So a week later, after Skippy had been microchipped, neutered and vaccinated, we had a new baby in the house. That’s when the real trouble began. Not Skippy; he’s a doll. And not Free. No, the trouble was me.

Skippy, this nine-pound bundle of joy that insisted on being held for at least eight hours a day, somehow recharged my mommy batteries. I went crazy. I shopped at 12 different pet stores in six days. I hit the going-out-of-business sales at Kids ‘R Us. I bought giant stuffed frogs that squeak, plush lambies to cuddle, felt baby rattles to entertain. I filled my cart with swaddling blankets, purple felt dog beds, cozy pink rugs, matching leashes, chewy toys, rope friends and tons of doggie breath mints.

I took Skippy to buy a whole spring wardrobe – three argyle sweaters, two T-shirts that read “Little Devil,” a black biker jacket, a sailor suit and an adorable pink sweater with faux fur trim that my wife, the butch gender activist, won’t let him wear in the family photos because it’s “too fruity.”

We spent days interviewing doggie daycare joints, finding a special nanny and setting up play dates with other dogs in our social circle. We hit the dog park, too, where we ran into a giant cocker spaniel who reminded me of those 13-year-olds playing Little League: too big and powerful for the group. After we shot a few snide glances at the cocker’s mom, she put an end to the bullying. Now Skippy’s not afraid to stand up to anyone. And everyone. He barked furiously at our 250-pound UPS guy today.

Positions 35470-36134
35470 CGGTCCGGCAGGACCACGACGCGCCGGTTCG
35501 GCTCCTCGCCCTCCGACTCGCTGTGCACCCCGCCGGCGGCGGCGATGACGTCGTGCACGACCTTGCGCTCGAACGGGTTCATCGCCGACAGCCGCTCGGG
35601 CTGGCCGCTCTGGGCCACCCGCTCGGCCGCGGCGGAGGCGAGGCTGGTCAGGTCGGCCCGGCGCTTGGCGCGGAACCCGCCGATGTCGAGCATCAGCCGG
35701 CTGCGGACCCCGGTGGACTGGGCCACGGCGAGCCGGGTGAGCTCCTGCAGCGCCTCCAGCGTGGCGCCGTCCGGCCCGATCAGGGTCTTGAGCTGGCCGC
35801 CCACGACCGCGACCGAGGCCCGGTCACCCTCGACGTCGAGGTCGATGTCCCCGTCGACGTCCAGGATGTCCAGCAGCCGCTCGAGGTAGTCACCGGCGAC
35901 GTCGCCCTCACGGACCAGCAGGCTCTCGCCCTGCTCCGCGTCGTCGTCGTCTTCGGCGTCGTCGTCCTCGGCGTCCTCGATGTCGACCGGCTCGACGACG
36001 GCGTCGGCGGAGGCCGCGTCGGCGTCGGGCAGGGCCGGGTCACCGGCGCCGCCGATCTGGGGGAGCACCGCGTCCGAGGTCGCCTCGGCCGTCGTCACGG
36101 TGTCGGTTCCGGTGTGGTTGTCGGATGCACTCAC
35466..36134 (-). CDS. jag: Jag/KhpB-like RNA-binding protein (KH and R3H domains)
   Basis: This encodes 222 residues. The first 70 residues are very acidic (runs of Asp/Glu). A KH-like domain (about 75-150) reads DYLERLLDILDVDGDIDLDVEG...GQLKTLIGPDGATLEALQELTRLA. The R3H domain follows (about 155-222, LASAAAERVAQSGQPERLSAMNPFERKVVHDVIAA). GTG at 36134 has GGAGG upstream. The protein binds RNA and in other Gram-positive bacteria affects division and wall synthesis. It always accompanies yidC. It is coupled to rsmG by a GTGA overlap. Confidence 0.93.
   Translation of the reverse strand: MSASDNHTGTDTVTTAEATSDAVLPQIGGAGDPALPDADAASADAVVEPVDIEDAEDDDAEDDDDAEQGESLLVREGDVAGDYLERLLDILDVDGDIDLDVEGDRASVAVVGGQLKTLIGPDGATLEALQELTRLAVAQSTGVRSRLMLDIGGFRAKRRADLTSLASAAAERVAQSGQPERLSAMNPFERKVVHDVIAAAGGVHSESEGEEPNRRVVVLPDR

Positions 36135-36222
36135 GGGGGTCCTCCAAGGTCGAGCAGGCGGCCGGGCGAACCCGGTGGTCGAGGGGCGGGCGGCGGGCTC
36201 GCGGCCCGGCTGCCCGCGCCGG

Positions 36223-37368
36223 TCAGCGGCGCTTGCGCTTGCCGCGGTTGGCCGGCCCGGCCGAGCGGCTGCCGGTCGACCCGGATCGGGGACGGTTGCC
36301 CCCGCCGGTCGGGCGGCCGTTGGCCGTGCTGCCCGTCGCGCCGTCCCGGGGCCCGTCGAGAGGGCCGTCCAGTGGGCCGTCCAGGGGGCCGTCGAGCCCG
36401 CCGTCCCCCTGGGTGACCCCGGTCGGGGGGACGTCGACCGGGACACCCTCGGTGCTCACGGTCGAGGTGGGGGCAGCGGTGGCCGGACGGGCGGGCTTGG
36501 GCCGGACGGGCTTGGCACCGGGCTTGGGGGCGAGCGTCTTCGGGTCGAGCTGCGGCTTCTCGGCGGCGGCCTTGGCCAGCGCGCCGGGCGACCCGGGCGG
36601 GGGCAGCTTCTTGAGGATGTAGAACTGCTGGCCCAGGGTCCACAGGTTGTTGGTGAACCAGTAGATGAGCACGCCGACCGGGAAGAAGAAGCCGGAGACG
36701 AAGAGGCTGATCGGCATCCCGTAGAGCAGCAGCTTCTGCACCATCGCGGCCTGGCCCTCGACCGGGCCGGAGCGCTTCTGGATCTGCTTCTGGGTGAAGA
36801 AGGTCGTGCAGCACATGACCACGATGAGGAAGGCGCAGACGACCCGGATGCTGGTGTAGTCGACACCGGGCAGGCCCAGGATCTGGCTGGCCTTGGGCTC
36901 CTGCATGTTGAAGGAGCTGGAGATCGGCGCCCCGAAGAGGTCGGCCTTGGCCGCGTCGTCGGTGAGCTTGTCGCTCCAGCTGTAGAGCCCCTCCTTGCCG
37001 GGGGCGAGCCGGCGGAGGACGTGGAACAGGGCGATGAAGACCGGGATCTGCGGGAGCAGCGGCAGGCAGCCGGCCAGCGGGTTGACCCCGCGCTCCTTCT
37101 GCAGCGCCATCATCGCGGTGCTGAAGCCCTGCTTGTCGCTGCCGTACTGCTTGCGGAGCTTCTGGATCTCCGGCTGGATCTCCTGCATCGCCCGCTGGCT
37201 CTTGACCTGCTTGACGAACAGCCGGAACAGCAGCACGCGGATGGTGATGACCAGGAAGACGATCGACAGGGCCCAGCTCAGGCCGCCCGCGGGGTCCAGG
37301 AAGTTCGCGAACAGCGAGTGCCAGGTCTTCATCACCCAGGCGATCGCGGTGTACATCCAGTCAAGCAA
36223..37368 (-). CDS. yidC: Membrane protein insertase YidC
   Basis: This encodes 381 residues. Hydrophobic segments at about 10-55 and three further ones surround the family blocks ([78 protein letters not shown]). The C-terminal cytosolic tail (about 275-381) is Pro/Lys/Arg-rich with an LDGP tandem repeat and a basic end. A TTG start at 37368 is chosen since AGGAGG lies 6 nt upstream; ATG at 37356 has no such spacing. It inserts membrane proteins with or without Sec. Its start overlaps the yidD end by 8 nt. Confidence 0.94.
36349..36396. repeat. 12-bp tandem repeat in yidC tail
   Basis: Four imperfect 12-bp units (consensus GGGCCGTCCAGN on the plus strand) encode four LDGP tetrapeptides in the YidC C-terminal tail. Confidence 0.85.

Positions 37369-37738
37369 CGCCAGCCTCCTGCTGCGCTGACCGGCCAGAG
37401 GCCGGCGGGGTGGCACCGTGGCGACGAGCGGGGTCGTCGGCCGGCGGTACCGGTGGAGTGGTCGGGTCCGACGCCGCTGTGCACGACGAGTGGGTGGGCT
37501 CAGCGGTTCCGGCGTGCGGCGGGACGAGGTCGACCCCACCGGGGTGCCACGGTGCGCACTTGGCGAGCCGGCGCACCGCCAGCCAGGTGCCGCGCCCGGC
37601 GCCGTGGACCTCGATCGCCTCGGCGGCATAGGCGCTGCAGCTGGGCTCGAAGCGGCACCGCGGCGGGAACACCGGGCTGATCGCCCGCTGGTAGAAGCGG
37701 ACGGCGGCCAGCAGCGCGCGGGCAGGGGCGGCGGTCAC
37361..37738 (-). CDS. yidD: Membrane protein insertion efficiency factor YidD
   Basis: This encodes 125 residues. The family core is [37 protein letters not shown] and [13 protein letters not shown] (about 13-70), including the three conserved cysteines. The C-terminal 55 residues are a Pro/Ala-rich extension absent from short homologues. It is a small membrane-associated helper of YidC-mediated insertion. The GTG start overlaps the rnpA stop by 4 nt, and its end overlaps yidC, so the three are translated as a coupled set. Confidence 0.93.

I’ve also discovered the biggest joy for doggie dykes: the handbag. Thanks in part to celebrity dog lovers like Sharon Osbourne and Cameron Diaz – not to mention dog-centric films like Legally Blonde – the hottest fashion item these days is the puppy purse. The top-of-the-line bag every femme wants is custom-made (with no animal skins, thank you very much): the Puchi Bag, a $400 designer handbag that comes in designs with names like Martini, Swinger, Cosmopolitan and Penelope (the latter, seen in Vogue recently, has pink and white polka dots).

Puchi has bags for career dykes (houndstooth), travel mavens (the black patent-leather train case), and large families (the Double Dutch Bus holds two). And, of course, there are bags for butches. The most popular: the Urban Army, a rugged, camouflage-cotton bag with road-construction orange trim. Butches hardly need dog accessories; after all, gear for outdoorsy dog dykes is everywhere. There are even dog backpacks, so if you’re single, Fido can carry your keys while you focus on the other dog dykes at your Sierra Club outing. Plus, there are dozens of athletic bags that cuddle your dog in stain-resistant neoprene for when you’re hiking, camping or just going to the grocery. (Ours is blue.)

Of course, it’s not the accessories that are giving birth to doggy-dyke expansion. Dogs can be like the best kind of kids; sure, they won’t take care of you when you get old, but they won’t get pregnant or run off with a skater boi either. There are no diapers, no middle-of-the-night feedings, and no terrible twos. There’s just tons and tons of love, and, if you’re like me, entree to a whole new world of accessories.